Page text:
A research paper recently reported a potentially higher risk of HRT leading to breast cancer than previously thought, but the data used in this report refers to HRT prescribed in a different way to how it is now.
In this article, we aim to help alleviate the fears around taking HRT for the menopause and take a detailed look at the benefits and risks of taking HRT. We speak to Dr Justine Setchell, GP here at King Edward VII’s Hospital who has expertise in menopause management, for her insight and the latest guidance.
What is Hormone Replacement Therapy?
Hormone Replacement Therapy, or HRT, is taken to help relieve the symptoms of the menopause. The menopause can cause unpleasant symptoms such as:
- Night sweats
- Hot flushes
- Low mood or changes in mood
- Reduced libido (sex drive)
- Vaginal dryness
During the menopause, a woman stops producing the hormones oestrogen and progesterone. This also puts some women at risk of developing weaker bones and osteoporosis.
Taking HRT replaces these hormones (some women who have had a hysterectomy take HRT to replace oestrogen only) and helps to reduce the symptoms associated with no longer producing these hormones.
HRT can be given through transdermal oestrogen patches or gels, implants under the skin, as a vaginal pessary or as daily oral tablets. If you’re interested in taking HRT, your doctor will discuss your best options with you.
What do the results of this new study mean?
Studies released in 2002 and 2003 first highlighted the possible link between taking HRT and an increased risk of developing breast cancer. This led to understandable concerns in women taking HRT and to doctors changing the way they prescribe HRT, only prescribing it for women who suffer menopausal symptoms, not just as a matter of course in all menopausal women to help protect against osteoporosis.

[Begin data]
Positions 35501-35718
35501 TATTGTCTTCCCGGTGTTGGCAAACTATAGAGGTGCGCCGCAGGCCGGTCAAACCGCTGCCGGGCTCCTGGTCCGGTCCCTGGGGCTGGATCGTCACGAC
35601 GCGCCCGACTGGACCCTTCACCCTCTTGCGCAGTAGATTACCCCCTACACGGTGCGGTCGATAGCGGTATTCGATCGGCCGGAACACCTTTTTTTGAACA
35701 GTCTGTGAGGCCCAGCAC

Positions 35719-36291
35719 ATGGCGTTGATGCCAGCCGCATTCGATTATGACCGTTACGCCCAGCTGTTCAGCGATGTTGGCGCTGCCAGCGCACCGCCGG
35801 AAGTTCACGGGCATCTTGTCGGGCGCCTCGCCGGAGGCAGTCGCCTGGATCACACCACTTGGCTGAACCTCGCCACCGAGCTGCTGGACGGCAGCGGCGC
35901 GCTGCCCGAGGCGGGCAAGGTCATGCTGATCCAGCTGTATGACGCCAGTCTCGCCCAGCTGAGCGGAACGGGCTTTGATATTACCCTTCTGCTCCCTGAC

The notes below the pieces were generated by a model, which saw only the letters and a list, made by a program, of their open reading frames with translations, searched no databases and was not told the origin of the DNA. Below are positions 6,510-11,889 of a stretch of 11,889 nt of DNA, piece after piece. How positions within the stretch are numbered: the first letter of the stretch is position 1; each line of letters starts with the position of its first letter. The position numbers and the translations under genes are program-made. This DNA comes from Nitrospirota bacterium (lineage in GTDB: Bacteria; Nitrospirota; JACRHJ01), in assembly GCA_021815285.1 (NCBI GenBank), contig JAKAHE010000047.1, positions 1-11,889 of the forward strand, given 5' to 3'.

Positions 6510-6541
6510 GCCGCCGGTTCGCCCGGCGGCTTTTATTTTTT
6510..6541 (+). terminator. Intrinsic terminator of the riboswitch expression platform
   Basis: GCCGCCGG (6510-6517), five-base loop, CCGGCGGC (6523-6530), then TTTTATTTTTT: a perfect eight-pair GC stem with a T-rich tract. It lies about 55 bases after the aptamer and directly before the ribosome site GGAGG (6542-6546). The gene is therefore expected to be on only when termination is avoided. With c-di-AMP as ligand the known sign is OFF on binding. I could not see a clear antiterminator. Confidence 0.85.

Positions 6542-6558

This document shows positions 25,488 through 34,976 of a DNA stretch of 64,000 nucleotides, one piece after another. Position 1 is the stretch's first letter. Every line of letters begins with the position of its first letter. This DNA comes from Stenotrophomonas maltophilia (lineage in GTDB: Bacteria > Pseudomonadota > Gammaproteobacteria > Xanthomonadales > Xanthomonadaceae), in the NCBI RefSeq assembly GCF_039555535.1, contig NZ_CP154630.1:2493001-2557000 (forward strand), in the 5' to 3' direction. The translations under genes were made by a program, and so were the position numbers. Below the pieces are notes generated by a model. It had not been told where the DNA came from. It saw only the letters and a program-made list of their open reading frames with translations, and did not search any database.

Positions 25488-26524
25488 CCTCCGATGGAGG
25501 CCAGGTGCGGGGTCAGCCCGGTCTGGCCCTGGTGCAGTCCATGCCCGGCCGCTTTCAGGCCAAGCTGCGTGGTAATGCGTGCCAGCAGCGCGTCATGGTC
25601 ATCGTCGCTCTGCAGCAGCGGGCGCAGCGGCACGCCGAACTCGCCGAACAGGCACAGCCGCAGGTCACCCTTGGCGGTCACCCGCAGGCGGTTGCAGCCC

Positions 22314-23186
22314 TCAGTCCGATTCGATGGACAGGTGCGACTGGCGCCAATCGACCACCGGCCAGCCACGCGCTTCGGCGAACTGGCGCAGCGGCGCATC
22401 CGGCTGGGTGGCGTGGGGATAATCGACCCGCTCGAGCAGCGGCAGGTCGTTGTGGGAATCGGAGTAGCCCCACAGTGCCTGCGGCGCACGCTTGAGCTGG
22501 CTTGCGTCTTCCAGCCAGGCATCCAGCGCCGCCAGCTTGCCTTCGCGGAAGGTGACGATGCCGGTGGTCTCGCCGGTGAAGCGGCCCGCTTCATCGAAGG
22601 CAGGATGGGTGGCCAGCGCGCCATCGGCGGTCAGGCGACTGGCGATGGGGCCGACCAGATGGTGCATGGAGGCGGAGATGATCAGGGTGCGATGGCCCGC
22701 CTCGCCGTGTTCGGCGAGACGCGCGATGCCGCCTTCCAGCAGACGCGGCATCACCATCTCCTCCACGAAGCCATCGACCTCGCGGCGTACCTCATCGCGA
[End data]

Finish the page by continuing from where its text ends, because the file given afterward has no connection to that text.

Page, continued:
More recently, in August 2019, a new study suggests that the risk of HRT leading to breast cancer is higher than previously thought.
This study looked at data from 58 separate studies that involved the participation of around 500,000 women that have gone through their menopause. It found that taking HRT for more than one year increased the risk of breast cancer, and the risk increased the longer HRT was taken. It also found that the risk continued to stay higher for more than ten years after stopping HRT.
The results found that this increased risk was greater with the combined type of HRT that contains both oestrogen and progesterone, than with oestrogen-only HRT.
However, it’s very important to keep in mind that the results of this study are based on data collected from women taking a different regimen of HRT. That is, the women studied were taking HRT prescribed in a different way to how it is today.
As Dr Setchell explains, “how doctors prescribe HRT was changed substantially a decade ago, and the data collected in this study predates that change. Therefore, this new paper doesn’t give an indication of how the current recommended HRT prescribing practices may impact breast cancer risk.”
“Much of the information from this new study is already known. Almost all of the data used in this study relates to HRT formulations and doses already known to have adverse effects on breast cancer risk and are therefore no longer recommended or prescribed,” she says.
The risks and benefits of using HRT to help alleviate menopause symptoms
Taking HRT can be extremely beneficial for many women going through the menopause. It helps to manage uncomfortable symptoms, so can significantly improve the quality of life of women who suffer the symptoms of the menopause.
The potential breast cancer risk is just one factor when analysing the benefits and risks of taking HRT. Dr Setchell explained, “Each woman has a different range of menopause symptoms and experiences a different severity of these symptoms. These should be taken into account when weighing up the risks and benefits of prescribing HRT for each woman.”